In the much-anticipated Florida primary contests today, Tuesday, Aug. 23, two Democrats are vying for the chance to be Sunshine State giant slayers. Both gubernatorial candidates – former governor and current Representative Charlie Crist and Commissioner of Agriculture Nikki Fried – have promised that their elevation will mark the end of Governor Ron DeSantis’ political career. While such ambition plays well nationally, local voters may not be buying the hype.
Nothing Local in Democrats’ Florida Primary
In one of his latest campaign tweets, Crist made it abundantly clear that his focus is on the national platform rather than just Florida politics. “We aren’t just making DeSantis a one-term governor — we’re ending his 2024 presidential run. The stakes are that high in this election, Florida,” he wrote. Crist himself is a strange political animal who, despite holding office since 1992, is better known for his losses than his wins.
As Liberty Nation’s Senior Political Analyst Tim Donner noted, “If nothing else, Charlie Crist is an open-minded public servant. He is perhaps the only politician in the country who has run for Congress, Senate, and governor — while starting as a Republican, switching to become an independent, and now a Democrat. He is effective at the art of politics, and especially at fundraising, but he is empty at his core — at a time when the Florida Democratic Party, due in large part to the popularity of Governor Ron DeSantis, is at its lowest point in years.”
Fried won her position heading up the Florida Department of Agriculture and Consumer Services in 2018 by less than 1%, making her the only Democrat to win a statewide race in that election cycle. Her gubernatorial platform appears to be following a similar pattern to Crist’s in terms of its focus, with the candidate tweeting just hours before the polls opened, “Donald Trump is the greatest threat to our national security, but Ron DeSantis is the greatest threat to democracy.”
Polling for the Democrat contenders suggests this will be an uncomplicated race. Crist – perhaps due to being a permanent Florida political fixture – has taken the lead in every major survey to date. However, should he win the primary, facing the incumbent DeSantis in November will be far more competitive.
A runoff between two GOP candidates to replace US Senator Jim Inhofe (who announced he would be retiring effective January 2023) is on the ballot in Oklahoma. The June primary failed to hand any of the ten candidates more than 50% of the vote, meaning today’s election is between the top two contenders from that race. Markwayne Mullin is currently a representative in the US House for his state’s second congressional district. He faces T.W. Shannon, who formerly served in the state’s House.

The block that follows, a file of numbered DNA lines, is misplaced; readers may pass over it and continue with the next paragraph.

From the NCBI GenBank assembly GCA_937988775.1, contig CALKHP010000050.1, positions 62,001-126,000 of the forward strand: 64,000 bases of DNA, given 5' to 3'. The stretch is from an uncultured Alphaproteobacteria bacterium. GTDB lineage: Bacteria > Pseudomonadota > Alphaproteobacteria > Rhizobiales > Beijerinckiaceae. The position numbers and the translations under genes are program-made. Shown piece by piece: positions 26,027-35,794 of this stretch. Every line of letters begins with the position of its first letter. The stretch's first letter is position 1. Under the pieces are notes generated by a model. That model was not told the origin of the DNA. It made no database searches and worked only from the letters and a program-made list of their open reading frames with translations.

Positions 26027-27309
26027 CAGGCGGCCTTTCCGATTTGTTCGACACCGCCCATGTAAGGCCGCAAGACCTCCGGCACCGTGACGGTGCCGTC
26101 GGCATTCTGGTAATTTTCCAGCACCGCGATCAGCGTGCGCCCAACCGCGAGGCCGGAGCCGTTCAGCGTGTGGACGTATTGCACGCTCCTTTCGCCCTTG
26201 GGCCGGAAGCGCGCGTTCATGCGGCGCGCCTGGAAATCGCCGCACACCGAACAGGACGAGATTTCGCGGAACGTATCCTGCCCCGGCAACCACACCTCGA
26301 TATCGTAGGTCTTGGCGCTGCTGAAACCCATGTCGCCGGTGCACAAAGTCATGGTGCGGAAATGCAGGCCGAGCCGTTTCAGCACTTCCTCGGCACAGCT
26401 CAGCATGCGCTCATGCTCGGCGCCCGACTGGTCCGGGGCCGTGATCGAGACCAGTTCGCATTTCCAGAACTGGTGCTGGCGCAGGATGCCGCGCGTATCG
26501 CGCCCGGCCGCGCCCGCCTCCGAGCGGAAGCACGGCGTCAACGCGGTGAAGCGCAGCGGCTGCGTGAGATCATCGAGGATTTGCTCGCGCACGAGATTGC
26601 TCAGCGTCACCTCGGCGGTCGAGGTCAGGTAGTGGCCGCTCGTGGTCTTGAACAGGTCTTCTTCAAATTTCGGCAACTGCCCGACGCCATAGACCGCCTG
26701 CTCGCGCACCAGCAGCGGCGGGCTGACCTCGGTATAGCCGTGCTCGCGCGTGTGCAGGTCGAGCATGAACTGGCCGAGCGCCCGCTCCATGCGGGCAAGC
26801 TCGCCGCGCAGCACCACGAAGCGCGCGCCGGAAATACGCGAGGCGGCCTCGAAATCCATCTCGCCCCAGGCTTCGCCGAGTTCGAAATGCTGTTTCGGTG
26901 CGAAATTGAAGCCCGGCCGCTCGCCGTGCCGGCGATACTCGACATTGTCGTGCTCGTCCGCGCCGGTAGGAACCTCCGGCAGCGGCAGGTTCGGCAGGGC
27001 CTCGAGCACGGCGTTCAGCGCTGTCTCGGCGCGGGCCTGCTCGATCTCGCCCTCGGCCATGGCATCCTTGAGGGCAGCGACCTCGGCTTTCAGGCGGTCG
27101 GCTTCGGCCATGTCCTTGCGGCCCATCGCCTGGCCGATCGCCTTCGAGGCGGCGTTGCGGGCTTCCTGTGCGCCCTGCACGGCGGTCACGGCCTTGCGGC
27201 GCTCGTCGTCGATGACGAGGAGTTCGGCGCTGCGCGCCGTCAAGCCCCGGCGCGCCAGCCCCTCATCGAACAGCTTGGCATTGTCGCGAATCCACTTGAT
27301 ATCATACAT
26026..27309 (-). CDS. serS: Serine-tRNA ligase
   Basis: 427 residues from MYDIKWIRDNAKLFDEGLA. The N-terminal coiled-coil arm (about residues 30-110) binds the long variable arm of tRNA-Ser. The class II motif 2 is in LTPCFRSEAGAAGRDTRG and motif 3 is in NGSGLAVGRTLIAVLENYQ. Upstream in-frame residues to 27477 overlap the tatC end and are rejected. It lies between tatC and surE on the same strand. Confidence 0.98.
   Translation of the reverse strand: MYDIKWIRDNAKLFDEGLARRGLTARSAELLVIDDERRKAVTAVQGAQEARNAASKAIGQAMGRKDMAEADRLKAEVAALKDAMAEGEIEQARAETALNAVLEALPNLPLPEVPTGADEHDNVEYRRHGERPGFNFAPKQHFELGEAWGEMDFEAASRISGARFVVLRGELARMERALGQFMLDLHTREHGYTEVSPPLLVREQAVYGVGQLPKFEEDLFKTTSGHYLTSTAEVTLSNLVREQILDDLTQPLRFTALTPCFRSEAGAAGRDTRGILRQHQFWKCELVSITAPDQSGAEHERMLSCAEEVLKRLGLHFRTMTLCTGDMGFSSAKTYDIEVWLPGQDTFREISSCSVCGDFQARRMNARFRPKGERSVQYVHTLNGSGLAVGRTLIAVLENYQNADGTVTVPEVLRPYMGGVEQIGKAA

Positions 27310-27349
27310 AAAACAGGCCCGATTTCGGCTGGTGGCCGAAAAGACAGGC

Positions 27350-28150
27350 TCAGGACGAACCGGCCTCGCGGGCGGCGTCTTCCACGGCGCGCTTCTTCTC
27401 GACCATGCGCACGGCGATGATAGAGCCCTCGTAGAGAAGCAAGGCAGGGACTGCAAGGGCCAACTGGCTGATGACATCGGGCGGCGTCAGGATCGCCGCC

Although US Senate races are always closely watched, the initial primary and current polling results suggest this could be an easy win for Trump-endorsed Mullin.
On June 28, Mullin took 42.7% of the vote against Shannon’s 17.5%, a difference of almost 100,000 ballots. If the field were a fraction narrower, there might not even be a special election today. While both candidates tout their conservative credentials, their pro-life stance, and their general adherence to America First principles, it was Mullin who got the golden ticket endorsement. Polling on this race is sparse, but the latest available survey hands Mullin a clear win.
This Senate seat will next be up for grabs in 2026.
New York’s 19th Special
Due to recent map changes, New York has two primary days this season. The first was on June 28, and the second batch is being held today. New Yorkers receive this balloting gift courtesy of what some are calling the “Hochulmander” – a heady mix of redistricting courtesy of Governor Kathy Hochul.
Amid the gerrymandering, New York’s 19th congressional district map has been altered. Former Democrat Representative Antonio Delgado quit the seat to become lieutenant governor, and the newly redrawn district is being presented to voters both in a primary to determine who will take it in November, and a special election to decide who gets to serve the remainder of Delgado’s term until 2023.
Pat Ryan (D) and Marc Molinaro (R) are facing off in the special election for the soon-to-be recreated district. Polling gives Molinaro a three-point lead in the latest survey, down from his former seven-point advantage at the beginning of August.
The Republican primary for this district is complete: Molinaro is already the GOP nominee. Democrats are choosing their candidate today – however, their primary does not include Ryan, who is running for the newly drawn 18th congressional district. Instead, Jamie Cheney and Josh Riley are competing to run for the seat in November.
This area – in its current iteration – has voted for the GOP candidate in 12 of the last 16 elections and it went for Trump in 2016. There is a solid conservative element, making this a competitive race.